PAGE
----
John 3:11

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benson83

Puritan Board Freshman
Joh 3:11 Truly, truly, I say to you, we speak of what we know, and bear witness to what we have seen, but you do not receive our testimony.

Interesting verse. Jesus talking to Nicodemus.

He starts out in the first person saying, "I say to you" then he transitions into, "we speak of what we know."

Who is the "we." Is Jesus referring to himself and the disciples, himself and John the Baptist, himself and the prophets, himself in the plural tense, or is he referring to the Godhead?

Seems commentators are all over the place with this verse. To me it seems that the 'we' cannot be Jesus and the disciples since the disciples were only with him for a short time at this point and how could they give testimony of 'what they have known and seen'?
 

Contra_Mundum

Pilgrim, Alien, Stranger
Staff member
John 3:2 The same came to Jesus by night, and said unto him, Rabbi, we know that thou art a teacher come from God: for no man can do these miracles that thou doest, except God be with him.

Joh 3:11 Verily, verily, I say unto thee, We speak that we do know, and testify that we have seen; and ye receive not our witness.

My feeling is, along with some commentators, that Jesus is
1) paralleling Nicodemus' own language. The one claimed to know something, based on limited information and observation, and clouded with sin and prejudice. Jesus claims to speak for another group, separate from Nicodemus and his company.

2) Jesus appeals to the law (Lev. 5:1; Deut. 17:6) as the standard by which he gives official witness to truth. In this, I think he does appeal somewhat to the Trinity, in that he has "come from God," the Father; and he has referenced the Spirit, whom (Jesus implies) has his own will (v.8), and therefore his own witness. And all of the witness is unified.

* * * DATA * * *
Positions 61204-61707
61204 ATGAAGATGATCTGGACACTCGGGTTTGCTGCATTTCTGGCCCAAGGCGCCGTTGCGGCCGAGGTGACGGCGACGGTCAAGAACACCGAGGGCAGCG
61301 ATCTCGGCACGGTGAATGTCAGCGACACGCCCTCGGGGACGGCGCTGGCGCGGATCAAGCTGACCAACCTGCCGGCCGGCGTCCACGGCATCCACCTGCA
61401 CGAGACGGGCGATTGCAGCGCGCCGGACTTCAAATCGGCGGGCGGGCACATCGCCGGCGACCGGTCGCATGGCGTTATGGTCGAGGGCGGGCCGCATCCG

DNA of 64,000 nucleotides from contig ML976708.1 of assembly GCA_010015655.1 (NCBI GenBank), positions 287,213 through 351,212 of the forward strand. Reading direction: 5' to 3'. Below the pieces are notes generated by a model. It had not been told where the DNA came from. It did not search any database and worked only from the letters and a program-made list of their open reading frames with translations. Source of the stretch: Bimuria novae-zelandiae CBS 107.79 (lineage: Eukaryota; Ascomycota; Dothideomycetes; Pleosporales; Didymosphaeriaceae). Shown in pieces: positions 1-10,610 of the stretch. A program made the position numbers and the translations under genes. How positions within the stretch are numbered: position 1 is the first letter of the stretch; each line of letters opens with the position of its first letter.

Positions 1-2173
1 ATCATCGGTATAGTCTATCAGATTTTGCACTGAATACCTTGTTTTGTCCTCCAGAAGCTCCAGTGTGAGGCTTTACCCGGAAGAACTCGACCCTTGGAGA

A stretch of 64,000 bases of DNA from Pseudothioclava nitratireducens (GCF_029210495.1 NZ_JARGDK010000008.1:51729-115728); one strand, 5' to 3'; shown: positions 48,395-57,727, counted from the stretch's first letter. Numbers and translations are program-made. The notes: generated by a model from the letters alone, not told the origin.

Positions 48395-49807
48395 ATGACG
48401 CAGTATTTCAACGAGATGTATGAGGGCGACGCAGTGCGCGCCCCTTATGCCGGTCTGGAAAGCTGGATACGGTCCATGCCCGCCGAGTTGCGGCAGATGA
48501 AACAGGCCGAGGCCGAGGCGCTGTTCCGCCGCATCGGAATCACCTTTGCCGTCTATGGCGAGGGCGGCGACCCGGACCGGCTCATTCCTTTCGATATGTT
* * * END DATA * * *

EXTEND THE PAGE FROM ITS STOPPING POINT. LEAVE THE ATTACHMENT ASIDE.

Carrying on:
But I think the basic thrust of Jesus "we" is to separate himself from Nicodemus' "we", to tell him (and them) in no uncertain terms that there are no alliances, nothing agreeable between them. They are not receiving Jesus (or anyone who is on his side, and sharing his witness) in the proper spirit.
 

KMK

Administrator
Staff member
John 3:2 The same came to Jesus by night, and said unto him, Rabbi, we know that thou art a teacher come from God: for no man can do these miracles that thou doest, except God be with him.

Joh 3:11 Verily, verily, I say unto thee, We speak that we do know, and testify that we have seen; and ye receive not our witness.

My feeling is, along with some commentators, that Jesus is
1) paralleling Nicodemus' own language. The one claimed to know something, based on limited information and observation, and clouded with sin and prejudice. Jesus claims to speak for another group, separate from Nicodemus and his company.

2) Jesus appeals to the law (Lev. 5:1; Deut. 17:6) as the standard by which he gives official witness to truth. In this, I think he does appeal somewhat to the Trinity, in that he has "come from God," the Father; and he has referenced the Spirit, whom (Jesus implies) has his own will (v.8), and therefore his own witness. And all of the witness is unified.

But I think the basic thrust of Jesus "we" is to separate himself from Nicodemus' "we", to tell him (and them) in no uncertain terms that there are no alliances, nothing agreeable between them. They are not receiving Jesus (or anyone who is on his side, and sharing his witness) in the proper spirit.

Rev Buchanan, at what point, in chapter 3, do you think Jesus has stopped speaking and John has taken over? (Where should the red letters end?)
 
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